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Pregnancy-Induced Hypertension: Preeclampsia and Eclampsia Essay

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Updated: Mar 28th, 2022

A woman with pregnancy induced hypertension (PIH) experiences high blood pressure and protein deposits are found in her urine. In most cases, this condition occurs after twenty weeks of pregnancy and is common among first time mothers, teenagers and old mothers above forty years and who have had multiple pregnancies.


  1. Rushes or spots on the face.
  2. Protein in the urine.
  3. Sudden weight gain
  4. Sharp pain in the stomach especially on upper right side and around the ribs


The condition can be detected through urine tests that check protein levels in the urine and using a Doppler scan that monitors flow of blood in the placenta. If the PIH is mild, the doctor recommends less salt consumption and resting by lying on left side so as to suppress the weight of the baby acting on the blood vessels. For severe cases, the doctor may use medications such as a magnesium sulfate injection to lower the blood pressure. Other medications include methyldopa, labetalol, and calcium channel blockers. Among these medications, research has shown methyldopa is the best of all because it has very few side effects to both the mother and fetus (Seneviratne, 1998, p. 167).


Pre-eclampsia is a form of pregnancy induced hypertension that is associated with presence of proteins in the urine commonly known as proteinuria. It occurs at about twenty weeks of pregnancy but it is mostly common beyond twenty four weeks. It affects women who are having their first pregnancy as well as those who get pregnant in the course of pre-existing hypertension conditions.


The condition is characterized by a rise in blood pressure that can go above 140/90mmHg. It is usually diagnosed during a routine antenatal checkup and in some cases the condition may warrant admission of the patient for close monitoring. Medical researchers have not fully discovered the pathophysiology of pre-eclampsia. However, it is believed to be a placental disorder that could result from poor perfusion in the placenta. It could also result from poor nutrition and high body fat. The underlying effect is poor development of the fetus, which is normally smaller than usual, mainly due inadequate flow of blood in the placenta. Severe pre-eclampsia may be experienced by a pregnant woman who previously had a mild type of this disease. The most dangerous thing about this condition is that it often appears with little or no warning. The blood pressure rises to about 160/110mmHg and there is a high quantity of protein deposits in the urine. The patient may have one or a combination of the following symptoms: severe headache, blurred vision, epigastric sharp pain similar to a heartburn, nausea and vomiting, muscle twitching and swelling of limbs (Wickham, 2008, p. 212).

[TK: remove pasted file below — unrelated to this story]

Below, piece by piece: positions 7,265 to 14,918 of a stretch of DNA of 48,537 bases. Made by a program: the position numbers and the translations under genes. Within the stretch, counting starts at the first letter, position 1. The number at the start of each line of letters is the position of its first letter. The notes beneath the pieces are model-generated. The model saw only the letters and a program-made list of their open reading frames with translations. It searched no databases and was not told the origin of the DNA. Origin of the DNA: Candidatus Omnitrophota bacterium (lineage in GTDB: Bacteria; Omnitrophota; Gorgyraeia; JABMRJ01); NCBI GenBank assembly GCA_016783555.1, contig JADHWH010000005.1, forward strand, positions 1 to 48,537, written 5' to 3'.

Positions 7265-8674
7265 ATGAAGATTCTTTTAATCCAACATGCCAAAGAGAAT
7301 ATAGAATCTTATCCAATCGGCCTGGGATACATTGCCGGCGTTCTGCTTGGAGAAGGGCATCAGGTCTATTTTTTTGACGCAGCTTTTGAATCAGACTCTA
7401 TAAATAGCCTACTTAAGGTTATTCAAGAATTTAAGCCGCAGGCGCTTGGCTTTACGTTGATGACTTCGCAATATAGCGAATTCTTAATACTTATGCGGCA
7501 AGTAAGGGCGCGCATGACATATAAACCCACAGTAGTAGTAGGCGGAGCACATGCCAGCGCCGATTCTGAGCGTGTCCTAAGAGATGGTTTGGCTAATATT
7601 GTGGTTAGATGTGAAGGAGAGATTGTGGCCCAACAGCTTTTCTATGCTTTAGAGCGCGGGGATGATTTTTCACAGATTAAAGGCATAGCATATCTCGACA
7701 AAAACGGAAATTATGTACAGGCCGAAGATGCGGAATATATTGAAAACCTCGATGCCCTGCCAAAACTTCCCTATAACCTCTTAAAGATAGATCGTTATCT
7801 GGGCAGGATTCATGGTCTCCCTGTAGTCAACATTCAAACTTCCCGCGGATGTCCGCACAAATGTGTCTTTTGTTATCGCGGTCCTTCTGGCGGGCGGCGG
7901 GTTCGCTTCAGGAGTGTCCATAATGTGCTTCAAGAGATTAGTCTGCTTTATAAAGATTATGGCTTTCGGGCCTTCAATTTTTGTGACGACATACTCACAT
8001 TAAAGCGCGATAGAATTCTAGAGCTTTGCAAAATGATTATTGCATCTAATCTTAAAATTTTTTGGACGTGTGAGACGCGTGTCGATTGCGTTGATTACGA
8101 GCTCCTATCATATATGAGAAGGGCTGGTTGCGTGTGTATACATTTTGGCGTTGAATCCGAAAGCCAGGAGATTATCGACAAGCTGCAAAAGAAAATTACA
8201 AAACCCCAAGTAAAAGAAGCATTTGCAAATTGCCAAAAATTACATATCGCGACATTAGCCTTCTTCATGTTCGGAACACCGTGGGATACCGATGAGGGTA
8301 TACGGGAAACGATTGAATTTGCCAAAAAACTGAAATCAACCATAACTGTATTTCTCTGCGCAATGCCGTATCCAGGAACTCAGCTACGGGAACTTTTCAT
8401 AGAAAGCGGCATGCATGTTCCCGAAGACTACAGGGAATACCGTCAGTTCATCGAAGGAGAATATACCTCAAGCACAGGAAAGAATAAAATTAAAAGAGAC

Treatment for pre-eclampsia in particular focuses on the high blood pressure. Doctors usually advise bed rest and antihypertensive medication may be administered to lower the blood pressure if the patient is in critical condition. In cases where the patient has convulsions, drugs to counter convulsions may be given. Doctors believe the best treatment for pre-eclampsia is induced premature birth, which is usually done through caesarean section. The following medications are used for reducing blood pressure:

  1. Magnesium sulfate, which prevents the risk of developing eclampsia
  2. Calcium channel blockers
  3. Methyldopa
  4. Nifedipine

Methyldopa, which is administered orally, is considered the best medication among these since it has fewer side effects.


One of the complications that could results from pre-eclampsia is where the pregnant woman develops seizures and eventually goes into coma. The symptoms for eclampsia are similar to those of pre-eclampsia. However, the most common symptom for eclampsia is seizures. The tests for both pre-eclampsia and eclampsia include, blood platelet count, protein check in the urine and kidney function analysis.

Treatment of Eclampsia

An intravenous injection of magnesium sulfate helps to reduce the chances of seizures recurring. Other medications may also be given to manage the level of blood pressure. These medications include hydralazine and labetalol. Premature birth may also be induced by use of oxytocin or prostaglandins, which can induce labor pains and hence prepare the cervix for delivery.

Side Effects of the Various Medications

Magnesium sulfate has adverse effects on muscles, as it makes them to grow weaker. It may also cause dizziness and slow breathing. Hydralazine may cause loss of appetite, mild diarrhea and vomiting. He patient could experience severe side effects such as yellowing of eyes, irregular heartbeat, joint pains and swelling of the mouth. Labetalol could induce side effects such as nose stuffiness, fatigue, indigestion, wheezing, persistent cough, chest pains and yellowing of the eyes. Oxytocin’s side effects include abrupt uterus contraction, vomiting, heavy bleeding during childbirth and blood clotting problems. Calcium channel blockers could cause side effects such as reduced heart rate and constipation. The use of Nifedipine has been known to have side effects such as blurred vision, heartburn, swelling of gums and limbs and constipation (Lyall & Belfort, 2007, p. 250).


Lyall, F., & Belfort, M. A. (2007). Pre-eclampsia: Etiology and clinical practice. New York, NY: Cambridge University Press.

Seneviratne, H. (1998). Pregnancy induced hypertension. Himayatnagar, Hyderabad: Orient Longman.

Wickham, S. (2008). Midwifery: Best practice, volume 5. New York, NY: New York Press.

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